History of Sicily

The largest and most beautiful island in the Mediterranean


Sicily has a history spanning many centuries and is full of remains, many of which are unknown even to Sicilians. The first settlements in Sicily date back to around 1500 BC with the immigration of the Sicans from North Africa. They settled near the Gela river. The Sicani were soon followed by the Siculi, who had come from the Strait of Messina. From them derives the current name of Sicily. The arrival of the Sicilians and their settlement along the east and south-east coast of the island. The settlements of the Sicani were solicited in the hinterland, north and north-west of the island.

During the same period, a third indigenous people, the Elimi, settled at the western end of Sicily. The cities of Erice and Segesta were occupied. In the southeastern part the Greeks founded (6th-13th century BC) cities such as Syracuse and Catania. So also Zancle (today Messina), Gela, and Selinus and occupied already existing cities such as Segesta. The Greek cities flourished and in turn founded other cities such as Acragas (now Agrigento) and Imera. Their democratic governments were gradually replaced by tyrannical governments. In particular, that of Falaride in Agrigento and of Gelone, Ierone I, and others in Syracuse.

Between 831 and 965 AD

Between 831 and 965 AD, Sicily was conquered by the Arabs, thanks to which it reached its heyday. Subsequent internal disagreements favored the conquest by the Normans, under whom the Kingdom of Sicily was established. Once under the Swabian rule, the Kingdom of Sicily was unified with the Empire of Frederick II, who, with the Constitutions of Melfi of 1231, created a well organized state.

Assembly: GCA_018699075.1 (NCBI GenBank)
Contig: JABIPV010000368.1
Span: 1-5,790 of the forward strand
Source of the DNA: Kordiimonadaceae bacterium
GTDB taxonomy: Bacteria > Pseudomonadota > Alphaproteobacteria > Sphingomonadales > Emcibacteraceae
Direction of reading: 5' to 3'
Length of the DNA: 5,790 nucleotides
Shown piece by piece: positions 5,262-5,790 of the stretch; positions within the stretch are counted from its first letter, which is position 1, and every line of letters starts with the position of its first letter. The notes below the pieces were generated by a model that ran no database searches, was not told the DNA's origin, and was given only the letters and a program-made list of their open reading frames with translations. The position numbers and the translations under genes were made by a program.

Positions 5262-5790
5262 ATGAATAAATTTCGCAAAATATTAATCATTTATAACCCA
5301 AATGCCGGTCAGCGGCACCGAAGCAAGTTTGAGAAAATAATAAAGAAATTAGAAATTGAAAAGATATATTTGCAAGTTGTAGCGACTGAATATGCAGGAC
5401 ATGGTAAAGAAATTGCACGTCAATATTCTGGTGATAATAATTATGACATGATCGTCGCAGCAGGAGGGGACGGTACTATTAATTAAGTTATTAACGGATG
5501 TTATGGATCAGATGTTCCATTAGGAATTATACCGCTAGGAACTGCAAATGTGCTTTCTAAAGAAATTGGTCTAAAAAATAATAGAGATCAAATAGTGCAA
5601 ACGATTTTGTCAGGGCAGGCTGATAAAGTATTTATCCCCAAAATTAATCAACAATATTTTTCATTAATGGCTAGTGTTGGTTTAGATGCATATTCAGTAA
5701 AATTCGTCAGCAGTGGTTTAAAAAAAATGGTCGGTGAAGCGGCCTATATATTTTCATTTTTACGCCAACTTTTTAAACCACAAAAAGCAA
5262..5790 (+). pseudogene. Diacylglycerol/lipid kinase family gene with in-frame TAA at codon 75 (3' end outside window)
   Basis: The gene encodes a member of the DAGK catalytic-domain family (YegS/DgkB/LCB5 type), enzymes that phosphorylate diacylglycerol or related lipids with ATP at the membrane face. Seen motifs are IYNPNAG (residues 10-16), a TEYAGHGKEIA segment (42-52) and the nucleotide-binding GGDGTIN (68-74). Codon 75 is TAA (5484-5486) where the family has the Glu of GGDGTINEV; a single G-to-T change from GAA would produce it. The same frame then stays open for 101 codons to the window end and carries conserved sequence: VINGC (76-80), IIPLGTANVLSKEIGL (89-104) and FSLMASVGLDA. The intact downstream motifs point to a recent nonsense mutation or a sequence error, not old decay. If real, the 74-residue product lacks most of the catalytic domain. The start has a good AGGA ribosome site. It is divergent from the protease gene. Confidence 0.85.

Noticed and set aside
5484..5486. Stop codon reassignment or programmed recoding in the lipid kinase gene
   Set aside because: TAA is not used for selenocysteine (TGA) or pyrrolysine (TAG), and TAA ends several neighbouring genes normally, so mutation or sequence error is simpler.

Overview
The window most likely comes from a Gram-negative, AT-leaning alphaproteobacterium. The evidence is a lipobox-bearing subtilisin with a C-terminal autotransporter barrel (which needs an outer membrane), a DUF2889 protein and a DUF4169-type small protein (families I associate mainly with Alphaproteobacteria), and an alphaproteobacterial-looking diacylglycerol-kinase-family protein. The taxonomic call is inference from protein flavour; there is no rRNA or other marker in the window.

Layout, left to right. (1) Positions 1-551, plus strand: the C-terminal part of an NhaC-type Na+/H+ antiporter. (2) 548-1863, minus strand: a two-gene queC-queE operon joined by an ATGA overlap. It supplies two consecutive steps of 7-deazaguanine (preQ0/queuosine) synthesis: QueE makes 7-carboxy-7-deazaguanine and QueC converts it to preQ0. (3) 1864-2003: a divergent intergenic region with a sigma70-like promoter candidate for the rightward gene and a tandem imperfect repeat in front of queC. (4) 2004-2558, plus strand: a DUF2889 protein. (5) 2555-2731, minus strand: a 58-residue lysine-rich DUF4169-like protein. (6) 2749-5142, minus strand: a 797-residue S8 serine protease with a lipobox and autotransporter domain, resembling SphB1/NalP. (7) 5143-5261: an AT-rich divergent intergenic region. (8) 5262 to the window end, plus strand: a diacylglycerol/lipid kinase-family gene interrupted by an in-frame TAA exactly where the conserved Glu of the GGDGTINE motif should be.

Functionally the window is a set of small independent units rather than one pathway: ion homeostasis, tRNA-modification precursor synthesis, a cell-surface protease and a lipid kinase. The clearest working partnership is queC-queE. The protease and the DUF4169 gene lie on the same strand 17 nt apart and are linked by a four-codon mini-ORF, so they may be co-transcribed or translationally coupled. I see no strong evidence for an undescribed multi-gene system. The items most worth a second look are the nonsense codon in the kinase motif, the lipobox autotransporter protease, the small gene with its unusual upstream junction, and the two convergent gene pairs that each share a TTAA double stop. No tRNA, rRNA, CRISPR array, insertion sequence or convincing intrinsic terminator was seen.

When Frederick II died in 1250, his successor Manfredi was defeated and killed by the ruthless Charles of Anjou, whose French allies occupied the island and established their hegemony which led to the popular uprising called the Sicilian Vespers. Finally, in 1302, the French gave way to the Aragonese. The aristocracy that settled during this reign has left magnificent palaces scattered throughout Sicily, such as Palazzo Sclafani and Palazzo Chiaramonte in Palermo.

Ironically, the earthquake that devastated the southeastern provinces in 1693 became the launching pad for the most glorious period of Sicily, the Baroque. Cities such as Palermo, Catania, Syracuse, Ragusa, Noto, Comiso, Scicli and dozens of others, were entirely rebuilt and returned to their splendor. After the Aragonese, Sicily passed for a short period under the hands of the Austrians, only to be saved in 1734 by the Bourbons of Spain, whose throne was actually located in Naples. Sicily remained in the hands of the Bourbons until 1860, when the Kingdom of Italy took place following unification.

Heavily bombed during the Second World War, again shaken in 1968 by another earthquake, Sicily remains what it has always been: a spectacular land of impervious mountains, golden wheat fields and rocky coasts, inhabited by a fiercely independent people who put passion in everything he does.